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This should be a pretty basic question, I'll be happy even if you can link to some sort of article/tutorial that covers this (or a similar) subject.

I have an application with four tabs, each tab containing a navigation controller with a table view. I am not using UITableViewController subclasses, as I want to have a static view on top of some tables and an image background below everything. I am also using different types of custom cells (mostly configured with images and code in -willDisplayCell). As I want the same look and feel for all my tables, I am wondering how could I reuse some code, but I'm having trouble to figure this out. Do I have to create a "base" UIViewController subclass with a UITableView outlet, and then use this one as my superclass? Or do I have to just implement my UITableViewDelegate in a separate class and use an object of that class as the table view delegate? Or should I use a custom UITableView and subclass that one instead?

I could give more details if needed, but I suppose this is enough for a starting discussion. Thanks for any help!

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5 Answers 5

up vote 5 down vote accepted

I would consider subclassing UITableView and setting the dataSource and delegate to self and implement GUI logic inside the class and create a custom logic for getting your data in and out (probably forwarding some dataSource/control delegate functions to one of your VCs).

The layouting code for cells should really be placed inside cell logic! You should consider creating custom UITableViewCell subclasses (and maybe XIBs for them) that contain logic for layouting & reusing. (Maybe a dataObject property that makes the cell read your model?!). You can then use your UITableView subclass to create and manage those cells (e.g. a mapping between model classes and XIB names)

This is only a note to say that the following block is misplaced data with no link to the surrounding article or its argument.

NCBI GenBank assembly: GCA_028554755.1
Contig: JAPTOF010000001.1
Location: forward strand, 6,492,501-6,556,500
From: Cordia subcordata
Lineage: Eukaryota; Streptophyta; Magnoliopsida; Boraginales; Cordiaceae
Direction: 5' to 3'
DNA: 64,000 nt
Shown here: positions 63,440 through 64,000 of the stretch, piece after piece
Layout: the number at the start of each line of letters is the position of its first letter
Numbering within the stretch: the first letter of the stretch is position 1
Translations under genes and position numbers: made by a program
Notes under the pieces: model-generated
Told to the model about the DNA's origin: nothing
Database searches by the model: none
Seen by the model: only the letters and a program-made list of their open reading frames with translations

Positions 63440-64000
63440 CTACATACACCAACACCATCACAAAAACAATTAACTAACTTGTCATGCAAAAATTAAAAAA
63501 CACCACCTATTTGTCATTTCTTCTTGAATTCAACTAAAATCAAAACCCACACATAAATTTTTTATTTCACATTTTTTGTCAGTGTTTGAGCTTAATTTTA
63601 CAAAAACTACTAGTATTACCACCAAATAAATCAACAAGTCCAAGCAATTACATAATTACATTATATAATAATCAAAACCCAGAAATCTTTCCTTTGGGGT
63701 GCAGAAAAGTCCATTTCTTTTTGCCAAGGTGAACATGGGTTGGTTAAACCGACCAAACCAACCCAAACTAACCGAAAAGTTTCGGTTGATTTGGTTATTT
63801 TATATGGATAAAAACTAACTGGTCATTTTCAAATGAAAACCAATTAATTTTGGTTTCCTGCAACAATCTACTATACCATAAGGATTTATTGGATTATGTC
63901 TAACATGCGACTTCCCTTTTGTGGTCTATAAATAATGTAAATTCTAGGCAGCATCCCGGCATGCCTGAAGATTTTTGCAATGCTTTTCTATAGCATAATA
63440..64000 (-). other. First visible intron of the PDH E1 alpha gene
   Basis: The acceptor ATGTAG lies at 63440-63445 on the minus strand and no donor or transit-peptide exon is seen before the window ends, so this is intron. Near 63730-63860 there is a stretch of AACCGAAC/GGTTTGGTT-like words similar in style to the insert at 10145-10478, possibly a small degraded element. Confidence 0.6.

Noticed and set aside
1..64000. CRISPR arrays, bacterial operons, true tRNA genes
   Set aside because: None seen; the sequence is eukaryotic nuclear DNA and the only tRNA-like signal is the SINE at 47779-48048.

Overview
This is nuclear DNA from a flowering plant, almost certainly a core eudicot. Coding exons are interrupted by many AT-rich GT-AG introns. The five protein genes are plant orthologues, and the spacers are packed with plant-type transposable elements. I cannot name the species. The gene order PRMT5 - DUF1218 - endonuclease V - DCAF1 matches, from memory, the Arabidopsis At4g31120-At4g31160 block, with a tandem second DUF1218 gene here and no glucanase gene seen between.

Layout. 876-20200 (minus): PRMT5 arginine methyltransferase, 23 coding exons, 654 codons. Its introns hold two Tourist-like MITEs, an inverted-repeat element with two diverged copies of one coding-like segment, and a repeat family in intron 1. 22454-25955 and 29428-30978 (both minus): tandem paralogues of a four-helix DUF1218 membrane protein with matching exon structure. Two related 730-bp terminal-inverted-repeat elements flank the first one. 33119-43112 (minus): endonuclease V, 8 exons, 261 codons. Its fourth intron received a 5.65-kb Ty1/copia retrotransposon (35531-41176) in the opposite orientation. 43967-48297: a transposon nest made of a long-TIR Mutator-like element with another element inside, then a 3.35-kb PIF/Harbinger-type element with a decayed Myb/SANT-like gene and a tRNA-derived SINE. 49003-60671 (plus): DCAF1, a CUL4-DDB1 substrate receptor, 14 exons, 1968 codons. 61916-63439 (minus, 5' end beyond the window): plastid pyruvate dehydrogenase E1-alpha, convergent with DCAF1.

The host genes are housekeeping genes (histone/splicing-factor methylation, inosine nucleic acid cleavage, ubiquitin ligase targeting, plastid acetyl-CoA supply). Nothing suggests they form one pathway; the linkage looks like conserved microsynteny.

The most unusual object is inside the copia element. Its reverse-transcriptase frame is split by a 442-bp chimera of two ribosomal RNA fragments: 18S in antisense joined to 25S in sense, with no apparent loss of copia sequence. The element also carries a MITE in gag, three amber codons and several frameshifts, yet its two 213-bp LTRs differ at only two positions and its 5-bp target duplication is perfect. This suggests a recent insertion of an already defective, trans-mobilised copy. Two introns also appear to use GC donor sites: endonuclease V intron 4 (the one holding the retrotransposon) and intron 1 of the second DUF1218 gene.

This is probably a way to generate a lot of reusable code where you just need to change details like adding model classes or modifying their layouting, or subclassing model classes or subclassed UITableViewCells.

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One possible way to do this is to make a custom view which inherits UITableView. override initWith - (id)initWithFrame:(CGRect)frame style:(UITableViewStyle)style and set the GUI that you want to use in table.

Now you can use this class in your application wherever you want.

Now as you are using different cell patterns Will suggest you make one class for each cell and inside you cellForRowAtIndexPath make object of different cell based on some flag or data structure. Read Factory Design Pattern to understand this concept in deep.

Basic flow will be like this.

  1. Alloc a new custom table.
  2. Assign datasource and delegate to same table class OR to class which holds the table.
  3. Load data in table. -> Here while loading data figure out what kind data is being used. Based on data make object of relative cell.

This will make all cell and Table reusable throughout application.

For further details read about Decorator Design Pattern.

Post if need for details.

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So, if I subclass UITableView, how can I implement the UITableViewDelegate protocol? –  Irene Sep 5 '11 at 12:54
@interface MyCustomTable : UITableView<UITableViewDelegate,UITableViewDataSource> –  Mohammad Sep 5 '11 at 12:56
@interface MyCustomTable : UITableView<UITableViewDelegate,UITableViewDataSource> -> Please note this code demonstrates how can you implement any Delegate in your code when you make views without XIB. Do not get confused that you have to necessarily implement UITableViewDelegate in the class which inherits UITableView. It can be implemented in any class. Assign reference of class that implements UITableViewDelegate in delegate property if UITableView subclass. –  Mohammad Sep 5 '11 at 13:03

Well I would indeed say the best thing would be to inherit your UITabBarControllers from a MasterController.

Inside this MasterController viewDidLoad or viewWillLoad do you can write common layout and setup that will be used later on by your subclasses.